Blabbings about family, community, sustainability and life from Frederick, MD.

The Book of Our Future April 20, 2007

Deep Economy, Bill McKibben’s new book, does the best job of laying out the social and environmental ills of our day and the path to fixing them. Put another way, it is hard to think of a more important book.

“Social and environmental ills” is a poor phrase. The word “Environment” is often thrown around in the context of political issues, like “Transportation” or “Education.” We’ve become so abstracted from our natural existence that “the Environment” seems to sit appropriately lined up side by side those other “issues.”

However we distance ourselves from it, the reality remains that we are creatures living on a planet, depending upon that planet and one another for our existence. And in that context, the environment and our society is EVERYTHING: it is our lives themselves and the existence of our species and fellow living creatures. And it is at that profound level that McKibben looks at our ills.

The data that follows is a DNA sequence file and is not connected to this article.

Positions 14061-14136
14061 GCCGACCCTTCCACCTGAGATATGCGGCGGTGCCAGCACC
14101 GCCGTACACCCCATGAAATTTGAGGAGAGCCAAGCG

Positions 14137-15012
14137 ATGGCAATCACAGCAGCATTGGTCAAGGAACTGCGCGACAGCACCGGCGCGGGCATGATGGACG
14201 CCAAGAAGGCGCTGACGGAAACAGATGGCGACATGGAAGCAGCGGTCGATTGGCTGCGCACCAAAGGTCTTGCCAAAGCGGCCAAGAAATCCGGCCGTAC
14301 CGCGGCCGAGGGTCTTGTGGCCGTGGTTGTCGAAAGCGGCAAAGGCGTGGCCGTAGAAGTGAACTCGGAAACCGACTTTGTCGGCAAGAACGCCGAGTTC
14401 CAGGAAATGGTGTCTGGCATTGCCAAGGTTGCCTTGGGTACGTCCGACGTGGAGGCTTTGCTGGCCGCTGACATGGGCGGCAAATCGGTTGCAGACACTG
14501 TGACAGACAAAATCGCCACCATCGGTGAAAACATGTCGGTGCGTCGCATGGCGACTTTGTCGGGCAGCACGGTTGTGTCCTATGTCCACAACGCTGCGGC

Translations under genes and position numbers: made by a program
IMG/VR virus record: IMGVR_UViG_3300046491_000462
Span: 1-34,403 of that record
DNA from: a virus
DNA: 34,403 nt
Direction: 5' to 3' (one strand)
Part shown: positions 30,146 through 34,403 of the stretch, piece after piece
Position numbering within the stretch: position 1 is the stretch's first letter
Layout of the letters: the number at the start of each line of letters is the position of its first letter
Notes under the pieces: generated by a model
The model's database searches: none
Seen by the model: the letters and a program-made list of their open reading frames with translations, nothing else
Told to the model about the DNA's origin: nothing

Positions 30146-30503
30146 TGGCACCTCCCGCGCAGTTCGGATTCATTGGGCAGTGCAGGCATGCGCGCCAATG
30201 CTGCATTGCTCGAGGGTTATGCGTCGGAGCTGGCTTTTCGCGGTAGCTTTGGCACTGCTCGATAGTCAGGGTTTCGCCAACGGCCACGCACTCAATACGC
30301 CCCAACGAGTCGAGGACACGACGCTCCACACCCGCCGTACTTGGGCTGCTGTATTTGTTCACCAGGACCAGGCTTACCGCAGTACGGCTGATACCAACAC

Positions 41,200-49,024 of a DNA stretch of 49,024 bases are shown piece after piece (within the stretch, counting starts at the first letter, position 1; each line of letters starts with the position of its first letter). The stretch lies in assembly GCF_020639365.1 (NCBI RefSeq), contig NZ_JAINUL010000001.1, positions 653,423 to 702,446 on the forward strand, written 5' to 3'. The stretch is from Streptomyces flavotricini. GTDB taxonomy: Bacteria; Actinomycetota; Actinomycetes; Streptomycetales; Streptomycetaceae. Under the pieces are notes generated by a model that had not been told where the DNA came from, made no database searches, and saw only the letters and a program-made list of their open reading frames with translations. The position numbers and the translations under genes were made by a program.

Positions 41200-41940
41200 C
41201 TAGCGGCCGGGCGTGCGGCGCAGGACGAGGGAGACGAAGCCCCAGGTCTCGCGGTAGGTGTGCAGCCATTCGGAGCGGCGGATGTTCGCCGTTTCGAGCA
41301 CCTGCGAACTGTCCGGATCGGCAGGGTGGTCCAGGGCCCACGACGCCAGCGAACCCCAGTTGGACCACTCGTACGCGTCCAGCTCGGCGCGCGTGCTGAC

McKibben begins by explaining how for all of human existence, MORE has always meant BETTER. More warmth, more shelter, more nourishment, more resources always rightly meant a better life. Humans used their minds to generate MORE, and certain principles of economy, efficiency and capitalism became the best ways to organize and operate to produce MORE.

The invention of the steam engine in 1712, the first industrial use of fossil fuels, marked a profound change in humanity’s ability to produce MORE. The solar energy of eons, stored in fossil fuels, was unlocked for human use.

After three centuries of fossil fuel use, however, things have changed–at least for the industrialized world. For the first time MORE does not necessarily mean BETTER. In fact, no only do we have more than ENOUGH, but MORE is more and more yielding WORSE. Specifically MORE is:

  1. generating more social inequity
  2. destroying our planet and our existence upon it. Global warming is the attention-grabber here, but it goes beyond that. Modernity’s use of fossil fuels and other natural resources is simply unsustainable.
  3. breaking the bonds between one another, hollowing our communities and our humanity. Interdependence is a good thing, and we’ve lost it.

The problem is that the correlation of MORE to BETTER is so deeply ingrained in our collective psyche is it unfathomable to break the connection. So we go on, building houses that are TOO big and TOO far apart, driving our cars TOO much, working TOO much, eating TOO much food that is TOO processed, living in TOO mobile, TOO global of a economy and society. I’ve read many books on the destruction of the environment or on the dearth of community in our day, but I’ve never before read a book that ties the two together so eloquently, tracing it all to the excesses of fossil fuels and the pursuit of MORE.